The synopsis above and the cited passage could be viewed as spoilers by readers whom have read the novel. However, even while hinting at the looming outcomes, it says nothing while, in hindsight, saying much. These dynamics hold steady for several pages before stunning revelations and further plot developments arise, including a mysterious world both similar and different from the house upon the dirt to the father's communication with the bear and the ability to take other forms. Bell highlights these fantastical developments by playing with the novel's format. Some chapters are barely a page long, and others are broken up by stanzas and brief, staccato paragraphs. The mysteries and forms sometimes reminded me of a nineteenth-century novel written by experimental writer Blake Butler. I'm not alone in noting thematic similarities between Bell and other writers; Brooklyn-based writer Tobias Carroll said In The House... reminded him of Angela Carter and Cormac McCarthy. However, Bell isn't copying anyone else. It's unique writing that wonderfully evokes what has come before it.
"And in this room: The voice of the foundling as I had rarely heard it, as he talked to my wife when they were alone. A voice high and eloquent, curious and questioning, so different from the silence that blanked his wild face whenever I appeared.
And in this room: the number of times my wife hurt the foundling, even accidentally. A number so close to zero.
And in this room, the number of times the foundling touched me without fear, counted up and counted through, each enumeration instanced, made distinct. Here was the foundling, wiggling his tiny fingers in his crib.
Here him clutching my then-offered finger, here him putting that finger into his mouth, biting hard (Bell 118)."
There is really no tidy way to summarize this book, or to place it in any true time period. There are elements of history, but also no real references beside the house, the woods, or the lake, save for the mysterious place resembling them. At times, I found myself imagining the family as an isolated frontier settlement, but there are references to a watch and photographs. The novel doesn't need a definitive place or setting--again, like other fairy tales, the emphasis is on the immediate happenings, morals, and identities. Also, there are so many themes to consider that it sometimes becomes delightfully overwhelming--to name a few, Bell writes about family, marriage, parenting, masculinity, humanity's relationship to nature, and the consequences of assuming new forms and identities. The reader will also find him or herself amazed at some of the sentences. As Bell as consistently proved, his writing and imagery are beautiful and rife with layers. In this novel, there are so many unique paragraphs and sentences worth underlining and quoting. The passages I've shared in this review are for context, and I haven't even come close to highlighting my favorites:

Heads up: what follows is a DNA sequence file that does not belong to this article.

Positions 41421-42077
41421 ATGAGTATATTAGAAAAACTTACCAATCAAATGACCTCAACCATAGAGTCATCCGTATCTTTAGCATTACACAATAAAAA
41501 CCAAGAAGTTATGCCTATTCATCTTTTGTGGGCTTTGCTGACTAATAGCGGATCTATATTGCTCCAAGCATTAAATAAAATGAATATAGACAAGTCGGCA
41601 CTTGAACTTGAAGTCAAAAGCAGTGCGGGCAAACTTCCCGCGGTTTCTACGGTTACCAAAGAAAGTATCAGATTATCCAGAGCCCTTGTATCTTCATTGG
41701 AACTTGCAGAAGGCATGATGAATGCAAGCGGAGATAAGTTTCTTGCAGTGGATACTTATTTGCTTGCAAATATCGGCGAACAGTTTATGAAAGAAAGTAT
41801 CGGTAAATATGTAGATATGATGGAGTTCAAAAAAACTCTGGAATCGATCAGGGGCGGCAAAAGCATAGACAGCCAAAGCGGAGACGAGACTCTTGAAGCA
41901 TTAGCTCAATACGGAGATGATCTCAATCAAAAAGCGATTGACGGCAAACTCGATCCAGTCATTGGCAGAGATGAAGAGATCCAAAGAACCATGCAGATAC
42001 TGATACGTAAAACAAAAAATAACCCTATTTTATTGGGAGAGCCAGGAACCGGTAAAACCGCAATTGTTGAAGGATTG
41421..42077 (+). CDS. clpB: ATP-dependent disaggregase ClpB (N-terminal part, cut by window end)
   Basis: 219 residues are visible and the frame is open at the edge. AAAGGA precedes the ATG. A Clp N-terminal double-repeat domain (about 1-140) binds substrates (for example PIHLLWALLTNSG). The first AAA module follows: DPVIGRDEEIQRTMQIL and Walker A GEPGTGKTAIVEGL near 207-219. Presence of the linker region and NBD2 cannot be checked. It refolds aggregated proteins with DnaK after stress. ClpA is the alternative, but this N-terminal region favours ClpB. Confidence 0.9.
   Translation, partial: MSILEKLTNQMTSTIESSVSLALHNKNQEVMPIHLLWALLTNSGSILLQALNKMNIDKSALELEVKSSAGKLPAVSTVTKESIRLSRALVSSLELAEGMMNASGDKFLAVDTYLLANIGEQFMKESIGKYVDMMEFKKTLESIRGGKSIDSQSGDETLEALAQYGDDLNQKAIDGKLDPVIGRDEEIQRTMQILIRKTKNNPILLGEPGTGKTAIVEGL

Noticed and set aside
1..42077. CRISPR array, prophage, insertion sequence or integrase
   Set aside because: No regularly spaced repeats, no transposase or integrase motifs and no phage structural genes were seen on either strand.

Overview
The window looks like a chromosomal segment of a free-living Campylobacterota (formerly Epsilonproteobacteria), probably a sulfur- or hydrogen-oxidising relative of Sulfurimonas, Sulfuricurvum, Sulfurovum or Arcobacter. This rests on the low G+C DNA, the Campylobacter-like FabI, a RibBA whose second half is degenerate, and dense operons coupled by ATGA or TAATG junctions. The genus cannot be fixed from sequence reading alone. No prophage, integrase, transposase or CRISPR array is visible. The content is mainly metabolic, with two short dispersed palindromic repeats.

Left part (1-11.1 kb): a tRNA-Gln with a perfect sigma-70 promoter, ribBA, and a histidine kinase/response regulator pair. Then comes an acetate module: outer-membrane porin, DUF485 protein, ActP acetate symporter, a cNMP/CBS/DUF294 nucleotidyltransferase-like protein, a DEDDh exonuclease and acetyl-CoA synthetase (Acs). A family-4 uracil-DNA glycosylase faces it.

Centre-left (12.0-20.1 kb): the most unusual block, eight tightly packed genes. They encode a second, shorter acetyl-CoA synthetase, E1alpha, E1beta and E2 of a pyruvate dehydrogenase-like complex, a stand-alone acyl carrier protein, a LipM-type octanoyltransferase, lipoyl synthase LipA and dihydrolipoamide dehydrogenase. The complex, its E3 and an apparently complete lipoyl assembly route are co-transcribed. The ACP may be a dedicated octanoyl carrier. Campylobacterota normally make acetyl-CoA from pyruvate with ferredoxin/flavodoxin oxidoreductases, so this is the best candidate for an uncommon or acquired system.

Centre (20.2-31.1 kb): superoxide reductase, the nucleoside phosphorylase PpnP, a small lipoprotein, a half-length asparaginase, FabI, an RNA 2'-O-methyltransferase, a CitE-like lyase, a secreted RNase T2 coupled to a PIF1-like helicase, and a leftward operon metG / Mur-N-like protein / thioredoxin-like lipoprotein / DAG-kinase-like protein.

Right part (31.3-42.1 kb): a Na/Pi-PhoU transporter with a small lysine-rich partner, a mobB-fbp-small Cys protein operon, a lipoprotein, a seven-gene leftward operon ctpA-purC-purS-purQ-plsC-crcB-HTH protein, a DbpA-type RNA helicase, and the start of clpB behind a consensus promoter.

"The days were thieves, and the happier ones the worst, their distractions allowing the hours to pass unnoticed, allowing the minutes to be snatched away without knowledge of their passing (Bell 57)."
And this passage below has been shared countless times via social media, with emphasis on its killer final line:
"That was the question I worried at, that I gnawed at like a bone, a cast-off rib too stubborn to share its marrow. And when at last that bone broke, what truth escaped its fracture, was by it remade: for even our bones had memories, and our memories bones (Bell 26)."
I very nearly didn't write this review, since so many other outlets and readers have shared much more eloquent assessments of the text. Also, having followed Bell on Twitter and Facebook, he's allowed people to share glimpses of the creative journey, from outlines to excerpts to last week's publication. But In the House Upon the Dirt Between the Lake and the Woods truly is one of the best reading experiences I've had, and writers like Bell are showing glorious new avenues for the novel, a constantly eulogized format. If anything, I hope that someone stumbles upon this review and decides to pick up a copy. I've spent years writing about old and new literature, and this is one of the best works for someone to buy or check out on a whim and be vastly entertained by great fiction. As I mentioned in regard to Cataclysm Baby, there are so many books and writers worthy of being discovered and enjoyed by newer, bigger audiences. In the House Upon the Dirt Between the Lake and the Woods is not only no exception, but a shining example of this.
Bell, Matt. In the House Upon the Dirt Between the Lake and the Woods. Copyright 2013 by Matt Bell.